To most, the thought of surfing in Indonesia brings to mind the famous breaks at Bali’s Uluwatu or Suluban, or Lombok’s Desert Point. However, the world’s largest archipelago has much to offer surfers away from the tourist traps. Bali and Lombok are increasingly overcrowded and expensive, and some of Indonesia’s finest surfing lies off the beaten track.

The little-visited island of Sumbawa, to the east of Bali and Lombok but easily reachable by boat or a short domestic flight, is experienced by most visitors as nothing more than a stopover on the long overland journey from Lombok to Flores. That’s a shame, however, because in its friendly people, beautiful beaches and world-class surfing spots, such as Lakey Peak, Maluk Beach and Scar Reef, it has much to offer tourists, while remaining mercifully free from the tourist crowds.

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Sumbawa bears little relation to Indonesia’s tourist hotspots such as the longtime Aussie favourite Kuta, or the paradisiacal party island of Gili Trawangan. Like Lombok and the Gilis, the island is predominantly Muslim, but it’s much more conservative, and a widespread poverty underlies the lack of development. Even in the biggest towns – Sumbawa Besar, Bima and Sape – there are few hotels, and even fewer bars. The landscapes are different, too: the countryside, for the most part, is a scorched savannah, a far cry from the emerald rice paddies of Ubud. You may find that the locals, being less accustomed to tourists, are more reserved than the likes of the Balinese, and there’s certainly less English spoken here. However, you’ll likely find your cultural interactions to be more memorable and genuine; and you’re more likely to come home with some beautiful Sumbanese ikat cloth than yet another Bintang singlet.

Sumbawa, like most of Indonesia, has good infrastructure, and is accessible from Bali in under two hours. The first port of call for surfers travelling overland from the west is Maluk, where thickly forested headlands bookend a beautiful bay home to a golden beach and one of Indonesia’s finest surf spots – and by some measures the best left wave anywhere in the world – Supersuck.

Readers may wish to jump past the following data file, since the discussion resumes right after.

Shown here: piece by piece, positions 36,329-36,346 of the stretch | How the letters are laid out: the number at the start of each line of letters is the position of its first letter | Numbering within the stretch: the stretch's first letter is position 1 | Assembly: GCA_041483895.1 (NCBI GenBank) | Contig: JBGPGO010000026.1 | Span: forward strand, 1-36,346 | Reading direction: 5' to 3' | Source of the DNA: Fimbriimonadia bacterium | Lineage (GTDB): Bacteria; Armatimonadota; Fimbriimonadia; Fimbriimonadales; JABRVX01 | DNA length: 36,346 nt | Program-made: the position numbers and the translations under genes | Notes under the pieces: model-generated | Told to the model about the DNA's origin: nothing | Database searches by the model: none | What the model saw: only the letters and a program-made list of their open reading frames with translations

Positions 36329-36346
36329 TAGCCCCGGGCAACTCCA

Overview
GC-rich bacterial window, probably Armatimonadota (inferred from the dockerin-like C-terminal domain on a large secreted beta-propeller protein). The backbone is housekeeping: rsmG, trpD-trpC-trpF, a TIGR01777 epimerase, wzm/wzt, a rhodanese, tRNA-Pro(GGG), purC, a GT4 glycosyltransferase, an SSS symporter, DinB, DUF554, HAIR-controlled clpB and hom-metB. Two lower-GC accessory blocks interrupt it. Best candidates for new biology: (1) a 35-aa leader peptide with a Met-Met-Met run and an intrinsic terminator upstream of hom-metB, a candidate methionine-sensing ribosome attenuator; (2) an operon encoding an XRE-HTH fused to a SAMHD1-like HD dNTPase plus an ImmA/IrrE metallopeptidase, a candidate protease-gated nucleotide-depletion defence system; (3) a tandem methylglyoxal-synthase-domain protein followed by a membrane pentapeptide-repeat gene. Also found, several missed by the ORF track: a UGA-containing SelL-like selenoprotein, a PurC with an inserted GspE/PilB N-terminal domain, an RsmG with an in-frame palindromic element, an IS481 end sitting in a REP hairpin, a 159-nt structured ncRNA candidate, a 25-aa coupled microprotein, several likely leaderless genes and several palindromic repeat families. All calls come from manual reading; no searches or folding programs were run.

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Maluk also represents one of the busier parts of Sumbawa, due to the great surf and its proximity to Bali; a ninety-minute flight via Lombok to Sumbawa Besar, followed by a three-hour car or bus trip, and you’re there. As is the case with most of Sumbawa’s surf spots, the town itself is no great shakes – but with a couple of comfortable hotels and a selection of beautiful beach bungalows to choose from, that needn’t be a problem.

Another of southwest Sumbawa’s most famous waves is also one of Indonesia’s most fearsome. Scar Reef, a huge barrel around 45 minutes north of Maluk, is not to be attempted lightly and can be dangerous – Peter Luke, a 27-year-old Australian, was tragically killed here in 2015. However, with an understanding of the risks involved, it’s a thrilling, whiteknuckle wave with multiple backdoor sections for advanced surfers.

If you’re coming from Bima, Sumbawa’s largest town in the east of the island, there are some great waves which are similarly accessible. Lakey Peak, about 2 hours away on the island’s central south coast, is about as touristy as Sumbawa gets – which isn’t saying much. Lakey Peak itself is an A-frame with lefts, rights and something for most ability levels; nearby are Periscopes, a fast right which is unsuitable for beginners, and the huge barrel that is Lakey Pipe.

Sumbawa’s beaches are so beautiful that they’re worth the trip even if you don’t surf, but for those of a particularly intrepid bent, the island has much more to offer besides. Moyo Island, easily accessible on a day-trip from Sumbawa Besar, is arguably the region’s highlight: an unspoilt nature reserve home to wild boar, crab-eating macaques, buffalo and deer as well as a huge variety of birds and no fewer than 21 species of bat. Much of the island is owned by the luxury Amanwana resort, but don’t let that put you off – independent travellers can jump on a fishing boat from the village of Ai Bari and hike the island’s beautiful coasts and inland waterfalls to their hearts’ content.

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Sumbawa’s most famous landmark is one which attracts barely any visitors, given its remote location, yet once sent shockwaves around the world. When Mount Tambora erupted in 1815, it led to a global volcanic winter and the ‘Year Without a Summer’; in Lord Byron’s villa on the shores of Lake Geneva, the gloomy conditions inspired Mary Shelley to begin work on Frankenstein. Mount Tambora is in the far north of Sumbawa, and it takes determination to get there – the road journey from the nearest airport at Bima takes around five hours – and even more to make the arduous climb, through thick jungle, to the summit. Those who do, though, are rewarded with some truly breathtaking views, and a sense – given you’re unlikely to have much in the way of company – that you’re treading where few have before.

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It’s this promise of adventure which makes Sumbawa such an alluring alternative to Indonesia’s more famous tourist destinations. Whether you’re a first-timer looking to get off the beaten track, or a regular visitor beginning to tire of Bali’s crowds, homogenous shopping malls and polluted beaches, a whole other world lies just a short flight away.